A senior official stated during a news briefing on Monday that about a third of China's territory is now off-limits to development under a program known as the "ecological protection red line," putting the nation in compliance with global biodiversity standards.
The percentage is in accordance with a goal set by the United Nations and backed by more than 100 nations to safeguard at least 30% of the planet's land and ocean areas by the year 2030, though China hasn't formally accepted the objective yet.
To stop decades of "irrational development" that had encroached on forests, wetlands, and other priceless ecosystems, China first put forth its "red line" strategy in 2011.
According to Zhuang Shaoqin, China's vice minister of national resources, the creation of national parks and the restoration of ecosystems have now contributed to the total area under protection reaching more than 30% of China's territory.
The goal will be considered in negotiations for a new global biodiversity pact, which China will lead and is scheduled to take place in Montreal in December.
In order to reach local "red line" targets, authorities all around China have been razing homes, workshops, and hydropower plants. Some have even been reprimanding farmers for illegitimately expanding plantations onto the protected areas.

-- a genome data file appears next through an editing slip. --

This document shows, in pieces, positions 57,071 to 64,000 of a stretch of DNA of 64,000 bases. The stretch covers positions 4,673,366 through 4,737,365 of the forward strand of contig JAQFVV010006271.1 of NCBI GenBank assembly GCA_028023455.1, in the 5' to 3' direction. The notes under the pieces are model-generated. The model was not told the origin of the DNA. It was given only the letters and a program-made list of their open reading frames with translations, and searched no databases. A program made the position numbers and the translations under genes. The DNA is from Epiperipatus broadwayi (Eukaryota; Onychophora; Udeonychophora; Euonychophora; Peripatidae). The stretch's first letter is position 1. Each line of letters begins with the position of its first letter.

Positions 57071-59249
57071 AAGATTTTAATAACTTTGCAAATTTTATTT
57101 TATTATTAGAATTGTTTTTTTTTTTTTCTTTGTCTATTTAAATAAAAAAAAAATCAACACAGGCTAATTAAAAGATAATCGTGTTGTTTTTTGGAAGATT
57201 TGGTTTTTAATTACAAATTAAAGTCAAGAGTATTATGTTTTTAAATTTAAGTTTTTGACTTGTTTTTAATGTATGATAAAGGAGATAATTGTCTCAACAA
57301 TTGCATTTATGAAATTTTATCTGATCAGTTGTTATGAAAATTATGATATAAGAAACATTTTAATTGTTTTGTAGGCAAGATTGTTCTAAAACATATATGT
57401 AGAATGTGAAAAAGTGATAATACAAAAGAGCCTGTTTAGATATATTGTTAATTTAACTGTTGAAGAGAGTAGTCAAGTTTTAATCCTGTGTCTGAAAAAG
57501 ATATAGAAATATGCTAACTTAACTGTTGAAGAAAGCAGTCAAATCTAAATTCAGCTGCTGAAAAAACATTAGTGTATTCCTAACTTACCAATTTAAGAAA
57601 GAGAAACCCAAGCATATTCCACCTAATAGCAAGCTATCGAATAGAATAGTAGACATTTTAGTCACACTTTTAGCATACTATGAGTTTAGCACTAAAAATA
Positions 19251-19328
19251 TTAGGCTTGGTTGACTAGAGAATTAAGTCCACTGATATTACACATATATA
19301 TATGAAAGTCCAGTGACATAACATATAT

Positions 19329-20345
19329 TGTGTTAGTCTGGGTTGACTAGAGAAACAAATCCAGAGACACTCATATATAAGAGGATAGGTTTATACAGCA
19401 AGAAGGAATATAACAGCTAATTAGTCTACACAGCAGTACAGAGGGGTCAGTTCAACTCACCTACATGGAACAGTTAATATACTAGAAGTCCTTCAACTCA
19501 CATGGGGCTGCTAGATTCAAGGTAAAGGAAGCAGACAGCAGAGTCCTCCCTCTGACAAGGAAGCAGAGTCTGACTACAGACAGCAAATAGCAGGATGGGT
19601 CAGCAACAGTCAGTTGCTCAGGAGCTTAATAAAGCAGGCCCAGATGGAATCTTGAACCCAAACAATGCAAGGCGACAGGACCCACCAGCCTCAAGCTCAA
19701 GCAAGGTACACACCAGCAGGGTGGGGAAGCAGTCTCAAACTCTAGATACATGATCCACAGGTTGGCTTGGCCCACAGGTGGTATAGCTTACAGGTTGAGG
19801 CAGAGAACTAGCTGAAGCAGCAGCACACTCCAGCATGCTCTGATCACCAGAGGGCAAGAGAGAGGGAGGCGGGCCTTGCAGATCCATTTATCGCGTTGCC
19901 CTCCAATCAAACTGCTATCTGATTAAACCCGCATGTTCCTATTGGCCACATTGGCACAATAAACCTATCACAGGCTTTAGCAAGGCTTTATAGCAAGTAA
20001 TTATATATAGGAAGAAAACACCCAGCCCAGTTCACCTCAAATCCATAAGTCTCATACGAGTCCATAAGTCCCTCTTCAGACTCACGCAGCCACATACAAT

Governments are still allowed to redraw "red lines" if they interfere with significant development projects, according to critics who claim that the enforcement of the program has remained uneven.
In accordance with the most recent policy guidelines, some human activity, such as the development and logging of commercial forests and the mining of mineral resources, would still be allowed inside the red line zones.
Additionally, China admitted earlier this year that despite efforts to curb pollution and habitat degradation, its marine ecosystems nevertheless remained in relatively poor health.
As China is willing to share its experience with others, initially with nations along the routes of the Belt and Road Initiative, the ecological "red line" program, which was widely praised by foreign delegations at the COP15 meeting, is anticipated to aid in the conservation of biodiversity worldwide (BRI).
Gao, who is also the leader of the Chinese research team on the post-2020 global biodiversity protection project, described the "red line" for ecological protection as an innovative approach to nature conservation that broadens the scope of preservation, enhances the integrity of ecological protection, and strengthens the capacity to deal with climate change.
According to Gao, China is collaborating with an international group to create a toolkit on how to draw red lines. It will then improve the toolkit to make it more acceptable for promotion to other nations.